cout << "TIME(SEC) " << static_cast<double>(end - start) / CLOCKS_PER_SEC << "\n";

    return 0;
}

LINUX-WAY // requires kernel >= 2.6.33

#include <iostream>
#include <sys/sendfile.h>  // sendfile
#include <fcntl.h>         // open
#include <unistd.h>        // close
#include <sys/stat.h>      // fstat
#include <sys/types.h>     // fstat
#include <ctime>
using namespace std;

int main() {
    clock_t start, end;
    start = clock();

    int source = open("from.ogv", O_RDONLY, 0);
    int dest = open("to.ogv", O_WRONLY | O_CREAT /*| O_TRUNC/**/, 0644);

    // struct required, rationale: function stat() exists also
    struct stat stat_source;
    fstat(source, &stat_source);

    sendfile(dest, source, 0, stat_source.st_size);

    close(source);
    close(dest);

    end = clock();

    cout << "CLOCKS_PER_SEC " << CLOCKS_PER_SEC << "\n";
    cout << "CPU-TIME START " << start << "\n";
    cout << "CPU-TIME END " << end << "\n";
    cout << "CPU-TIME END - START " <<  end - start << "\n";
    cout << "TIME(SEC) " << static_cast<double>(end - start) / CLOCKS_PER_SEC << "\n";

    return 0;
}

Environment

  • GNU/LINUX (Archlinux)
  • Kernel 3.3
  • GLIBC-2.15, LIBSTDC++ 4.7 (GCC-LIBS), GCC 4.7, Coreutils 8.16
  • Using RUNLEVEL 3 (Multiuser, Network, Terminal, no GUI)
  • INTEL SSD-Postville 80 GB, filled up to 50%
  • Copy a 270 MB OGG-VIDEO-FILE

Steps to reproduce

 1. $ rm from.ogg
 2. $ reboot                           # kernel and filesystem buffers are in regular
 3. $ (time ./program) &>> report.txt  # executes program, redirects output of program and append to file
 4. $ sha256sum *.ogv                  # checksum
 5. $ rm to.ogg                        # remove copy, but no sync, kernel and fileystem buffers are used
 6. $ (time ./program) &>> report.txt  # executes program, redirects output of program and append to file

Results (CPU TIME used)

Program  Description                 UNBUFFERED|BUFFERED
ANSI C   (fread/frwite)                 490,000|260,000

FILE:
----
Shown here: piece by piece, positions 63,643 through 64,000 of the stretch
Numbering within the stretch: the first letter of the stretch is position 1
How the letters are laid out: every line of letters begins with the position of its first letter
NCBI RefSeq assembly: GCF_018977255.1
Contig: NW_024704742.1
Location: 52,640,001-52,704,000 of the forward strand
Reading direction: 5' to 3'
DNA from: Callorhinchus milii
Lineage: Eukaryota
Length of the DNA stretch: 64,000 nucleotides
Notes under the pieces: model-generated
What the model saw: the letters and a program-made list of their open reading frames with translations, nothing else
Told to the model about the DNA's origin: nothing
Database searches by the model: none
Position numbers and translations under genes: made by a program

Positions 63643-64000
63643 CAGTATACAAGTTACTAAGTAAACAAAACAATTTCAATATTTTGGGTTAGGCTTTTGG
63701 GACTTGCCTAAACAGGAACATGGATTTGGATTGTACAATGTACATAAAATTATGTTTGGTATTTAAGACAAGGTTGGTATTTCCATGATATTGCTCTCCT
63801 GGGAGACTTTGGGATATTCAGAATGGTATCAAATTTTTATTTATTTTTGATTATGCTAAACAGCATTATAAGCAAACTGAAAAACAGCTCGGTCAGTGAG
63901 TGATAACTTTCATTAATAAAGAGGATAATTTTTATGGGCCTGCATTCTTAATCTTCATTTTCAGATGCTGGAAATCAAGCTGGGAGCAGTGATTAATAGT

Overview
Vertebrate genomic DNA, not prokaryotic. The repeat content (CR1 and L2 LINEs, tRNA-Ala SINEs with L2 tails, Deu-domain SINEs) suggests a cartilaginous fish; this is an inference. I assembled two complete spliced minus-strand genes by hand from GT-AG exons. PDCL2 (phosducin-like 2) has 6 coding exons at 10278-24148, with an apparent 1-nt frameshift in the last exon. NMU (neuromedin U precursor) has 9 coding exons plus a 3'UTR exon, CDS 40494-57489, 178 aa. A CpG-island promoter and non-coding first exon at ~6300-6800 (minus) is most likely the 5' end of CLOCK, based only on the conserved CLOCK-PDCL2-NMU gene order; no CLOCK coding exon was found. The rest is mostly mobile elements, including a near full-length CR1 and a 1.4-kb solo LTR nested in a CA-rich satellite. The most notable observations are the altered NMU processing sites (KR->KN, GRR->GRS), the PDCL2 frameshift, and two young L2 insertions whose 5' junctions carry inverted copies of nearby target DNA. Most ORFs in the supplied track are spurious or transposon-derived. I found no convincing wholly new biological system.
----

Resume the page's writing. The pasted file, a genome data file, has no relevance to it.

POSIX    (K&R, read/write)              450,000|230,000  
FSTREAM  (KISS, Streambuffer)           500,000|270,000 
FSTREAM  (Algorithm, copy)              500,000|270,000
FSTREAM  (OWN-BUFFER)                   500,000|340,000  
SENDFILE (native LINUX, sendfile)       410,000|200,000  

Filesize doesn't change.
sha256sum print the same results.
The video file is still playable.

Questions

  • What method would you prefer?
  • Do you know better solutions?
  • Do you see any mistakes in my code?
  • Do you know a reason to avoid a solution?

  • FSTREAM (KISS, Streambuffer)
    I really like this one, because it is really short and simple. As far is I know the operator << is overloaded for rdbuf() and doesn't convert anything. Correct?

Thanks

Update 1
I changed the source in all samples in that way, that the open and close of the file descriptors is include in the measurement of clock(). Their are no other significant changes in the source code. The results doesn't changed! I also used time to double-check my results.

Update 2
ANSI C sample changed: The condition of the while-loop doesn't call any longer feof() instead I moved fread() into the condition. It looks like, the code runs now 10,000 clocks faster.

Measurement changed: The former results were always buffered, because I repeated the old command line rm to.ogv && sync && time ./program for each program a few times. Now I reboot the system for every program. The unbuffered results are new and show no surprise. The unbuffered results didn't changed really.

If i don't delete the old copy, the programs react different. Overwriting a existing file buffered is faster with POSIX and SENDFILE, all other programs are slower. Maybe the options truncate or create have a impact on this behaviour. But overwriting existing files with the same copy is not a real world use-case.

Performing the copy with cp takes 0.44 seconds unbuffered und 0.30 seconds buffered. So cp is a little bit slower than the POSIX sample. Looks fine for me.

Maybe I add also samples and results of mmap() and copy_file() from boost::filesystem.

Update 3
I've put this also on a blog page and extended it a little bit. Including splice(), which is a low-level function from the Linux kernel. Maybe more samples with Java will follow. http://www.ttyhoney.com/blog/?page_id=69

This question is related to c++ file-io

The answer is


Qt has a method for copying files:

#include <QFile>
QFile::copy("originalFile.example","copiedFile.example");

Note that to use this you have to install Qt (instructions here) and include it in your project (if you're using Windows and you're not an administrator, you can download Qt here instead). Also see this answer.


I want to make the very important note that the LINUX method using sendfile() has a major problem in that it can not copy files more than 2GB in size! I had implemented it following this question and was hitting problems because I was using it to copy HDF5 files that were many GB in size.